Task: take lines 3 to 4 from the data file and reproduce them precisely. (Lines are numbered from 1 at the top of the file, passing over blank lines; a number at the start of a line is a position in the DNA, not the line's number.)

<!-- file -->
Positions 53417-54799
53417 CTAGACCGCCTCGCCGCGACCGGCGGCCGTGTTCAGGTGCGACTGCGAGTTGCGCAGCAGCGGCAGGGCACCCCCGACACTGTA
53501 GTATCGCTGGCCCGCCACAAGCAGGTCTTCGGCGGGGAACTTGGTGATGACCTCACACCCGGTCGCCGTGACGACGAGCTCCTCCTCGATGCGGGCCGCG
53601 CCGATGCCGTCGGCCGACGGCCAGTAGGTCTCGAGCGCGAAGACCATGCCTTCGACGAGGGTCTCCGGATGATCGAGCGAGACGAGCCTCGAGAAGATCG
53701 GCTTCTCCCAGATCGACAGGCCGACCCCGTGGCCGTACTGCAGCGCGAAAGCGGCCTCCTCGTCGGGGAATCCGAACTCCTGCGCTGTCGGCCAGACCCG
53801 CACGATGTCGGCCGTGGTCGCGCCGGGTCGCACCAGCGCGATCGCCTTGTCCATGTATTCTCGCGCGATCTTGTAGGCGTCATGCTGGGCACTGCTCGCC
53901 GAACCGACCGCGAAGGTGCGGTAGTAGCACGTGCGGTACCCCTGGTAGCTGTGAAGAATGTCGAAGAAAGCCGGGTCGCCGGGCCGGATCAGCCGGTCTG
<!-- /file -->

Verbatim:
53501 GTATCGCTGGCCCGCCACAAGCAGGTCTTCGGCGGGGAACTTGGTGATGACCTCACACCCGGTCGCCGTGACGACGAGCTCCTCCTCGATGCGGGCCGCG
53601 CCGATGCCGTCGGCCGACGGCCAGTAGGTCTCGAGCGCGAAGACCATGCCTTCGACGAGGGTCTCCGGATGATCGAGCGAGACGAGCCTCGAGAAGATCG